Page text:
It is my privilege to introduce Nicole Mackey to you today for this excellent guest post. She blogs at

Creativity and Mental Illness

“We of the craft are all crazy. Some are affected by gaiety, others by melancholy, but all are more or less touched” Lord Byron

I am a writer. I also have bipolar disorder. I cannot help but wonder if there is a connection. Throughout the ages, people have equated creative genius with mental illness. The myth of the tortured artist has endured for centuries. The list of famous creatives who suffered from mental illness is extensive:

  • Beethoven— bipolar disorder
  • Marlon Brando— depression
  • Winston Churchill— bipolar disorder
  • Robin Williams— depression
  • Kurt Cobain— ADD and bipolar disorder
  • Charles Dickens— depression
  • Patty Duke— bipolar disorder
  • Carrie Fisher— bipolar disorder
  • Linda Hamilton— bipolar disorder
  • Hemmingway— depression and suicide
  • Billy Joel— depression and suicide
  • Catherine Zeta-Jones— bipolar II
  • Heath Ledger— drug abuse and depression
  • Tolstoy— depression
  • Van Gogh— bipolar

Creativity and Mental Illness

This is just a fraction. Up until now, scientists could find no correlation between the two. But now two separate studies have turned up a connection.

Simon Kyaga did a study of approximately 1.2 million people, and discovered that with the exception of bi-polar disorder (which showed an 8% increase) people in the sciences and arts were no more likely to have a mental illness than the general population.
What he did discover was that first-degree relatives, such as siblings, of an individual with mental illness were far more likely to be engaged in the creative professions. This suggests the possibility that the same genetic markers that cause mental illness in one individual, may cause greater creativity in another.
Relatives of schizophrenics tend to have more schizotypal characteristics. This is not schizophrenia. Instead, it refers to a collection of personality traits, both positive and negative. People with these traits tend to self-identify as creative.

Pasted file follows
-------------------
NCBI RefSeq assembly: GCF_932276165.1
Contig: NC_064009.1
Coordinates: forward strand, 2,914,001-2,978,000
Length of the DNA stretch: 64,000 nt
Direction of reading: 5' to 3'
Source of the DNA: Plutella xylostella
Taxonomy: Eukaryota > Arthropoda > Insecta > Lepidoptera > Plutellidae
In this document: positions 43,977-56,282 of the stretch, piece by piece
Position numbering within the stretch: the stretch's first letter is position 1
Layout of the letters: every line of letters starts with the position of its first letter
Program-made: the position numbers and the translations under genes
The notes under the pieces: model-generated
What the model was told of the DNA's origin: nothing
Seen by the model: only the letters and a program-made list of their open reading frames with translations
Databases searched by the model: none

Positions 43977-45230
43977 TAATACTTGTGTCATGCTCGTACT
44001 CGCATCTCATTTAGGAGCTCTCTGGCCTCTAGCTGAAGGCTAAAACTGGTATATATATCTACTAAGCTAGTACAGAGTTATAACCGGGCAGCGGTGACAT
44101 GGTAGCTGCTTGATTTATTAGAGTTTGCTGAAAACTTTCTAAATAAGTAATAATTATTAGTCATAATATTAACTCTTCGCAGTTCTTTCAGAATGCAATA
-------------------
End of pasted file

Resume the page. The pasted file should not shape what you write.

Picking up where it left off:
Another connnection shows itself in the working of the brain of creative types as compared to the schizotypal and schizophrenics. It involves the precuneus, which allows the brain to suppress unnecessary cognitive activity while focusing on a task. Creatives, as well as those related to or suffering from schizophrenia, cannot suppress this activity. This may allow them to make unusual connections between unrelated things, a trait of creative thinking.
A more recent study done in Iceland, may show an even stronger connection. Published in Nature Neuroscience, this study seems to indicate a 25% higher occurrence of the genetic markers for schizophrenia or bipolar disorder in those who are in the creative professions.

Kari Steffanson believes his study of 86000 Icelanders shows evidence of a “common biology for some mental illnesses and creativity.” He admits that at this point the link is weak, but present nonetheless.
Steffanson says “I think these results support the old concept of the mad genius. Creativity is a quality that has given us Mozart, Bach, Van Gogh. It’s a quality that is very important for our society. But it comes at a risk to the individual, and 1% of the population pays the price for it.” That 1% being those with a serious mental illness, like schizophrenia or bipolar disorder.
In “Mental Illness and Creativity: A Neurological Look at the Tortured Artist” Adrienne Sussman looks at the possible connection and then posits an interesting question: Are we medicating genius away? Many patients feel their medication leaves them feeling “flat” and “colorless.” Edvard Munch said “[My troubles] are part of me and my art. They are indistinguishable from me, and it [treatment] would destroy my art. I want to keep those sufferings.” In my experience, this is one of the primary reasons patients stop their medication. They feel it suppresses their creativity.
It is an important question to address, whether or not we are robbing patients of their creativity through current treatments. But it is one that probably won’t have a definitive answer until science can more thoroughly explain the link between creativity and mental illness. For while the correlation is becoming more clear, the mechanism is still far from understood. Further research is necessary. In the mean time, patients should be supported and encouraged to express themselves creatively and medical professionals should help them find a course of treatment that doesn’t hinder their gift.
–Nicole Mackey

Please check out Nicole’s blog, where she has some pretty cool stuff.


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